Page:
Do you understand your overall financial health? Are you ready to handle unexpected financial situations? Your overall financial success depends on your readiness, so be prepared and you will prosper.
Start by evaluating your situation. Recently, USAA released a tool called the Financial Readiness Score.
While you can’t use the tool if you aren’t a USAA member, you can still use the methodology of the tool to figure out your financial readiness by using the four categories used to determine your score in your own personal evaluation.
Evaluating Financial Readiness in Four Categories
As you consider your financial readiness, you can break down your evaluation into four main categories. Here’s how to divide your finances up to tackle your readiness:
Spending: The first category to consider is spending. You want to make sure to live within your means. You are not financially ready on any level if you habitually spend more than you earn. Start by honestly evaluating whether or not you spend too much.
Once that’s done, move on to decide whether or not you are spending according to your priorities. Track your spending to see if you use your money in a way that reflects your values. If you aren’t spending in a way that makes sense for you, there’s a good chance you aren’t financially ready.
Saving: Look at the way you save next, as this is a major key to financial readiness. A good emergency fund can help you deal with unexpected financial setbacks and move forward with life. Your savings habits also determine how comfortable you will be in retirement, as well as whether or not you can meet other goals.
Make an effort to increase your savings — even if it means reducing spending in other areas. You don’t want an unexpected financial catastrophe to wipe you out.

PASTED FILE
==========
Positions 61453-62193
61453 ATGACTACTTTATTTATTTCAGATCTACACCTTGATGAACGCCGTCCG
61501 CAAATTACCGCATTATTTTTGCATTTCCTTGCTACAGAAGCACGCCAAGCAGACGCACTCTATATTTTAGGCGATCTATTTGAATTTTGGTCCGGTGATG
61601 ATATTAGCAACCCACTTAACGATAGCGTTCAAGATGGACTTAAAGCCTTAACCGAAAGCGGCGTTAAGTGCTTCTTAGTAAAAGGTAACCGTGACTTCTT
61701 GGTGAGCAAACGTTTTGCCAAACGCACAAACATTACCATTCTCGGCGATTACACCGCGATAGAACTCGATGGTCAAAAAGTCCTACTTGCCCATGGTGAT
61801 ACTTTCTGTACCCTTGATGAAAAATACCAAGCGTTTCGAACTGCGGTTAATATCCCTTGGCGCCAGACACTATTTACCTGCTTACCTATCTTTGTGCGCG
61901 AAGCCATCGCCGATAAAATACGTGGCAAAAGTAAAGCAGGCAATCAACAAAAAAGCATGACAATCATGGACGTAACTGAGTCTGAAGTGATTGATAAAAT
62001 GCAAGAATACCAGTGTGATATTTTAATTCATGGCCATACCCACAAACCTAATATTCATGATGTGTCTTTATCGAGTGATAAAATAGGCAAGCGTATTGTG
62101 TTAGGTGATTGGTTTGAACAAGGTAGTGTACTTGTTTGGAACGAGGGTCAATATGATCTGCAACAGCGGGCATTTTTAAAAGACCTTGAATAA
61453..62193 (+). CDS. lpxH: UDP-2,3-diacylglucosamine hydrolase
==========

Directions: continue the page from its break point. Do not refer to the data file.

Protecting: Don’t forget to protect what you already have. A big part of financial readiness is the right insurance. You need to protect assets like your home and your health. A natural disaster can mean huge expenses if you have inadequate homeowners insurance, and one hospital stay can devastate your finances. Don’t forget about life insurance if you want to protect your family in the event that you pass on. Review your insurance coverage and make sure it fits your needs.
Planning: Finally, you need to have a plan in place for the future. On the most basic level, this is about figuring out your will. You need to know how to divide your assets and who will take care of your kids. It also helps to engage in long-term tax planning as part of your retirement planning. Finally, if appropriate, consider the possibility of estate planning. You want to do what you can to preserve your legacy. It’s especially important to plan for your care and your estate in the event that you are incapacitated. You want your money to keep working for you, even if you can’t direct your resources.
Use these four areas to figure out your financial readiness, and you’ll be in a much better place going forward.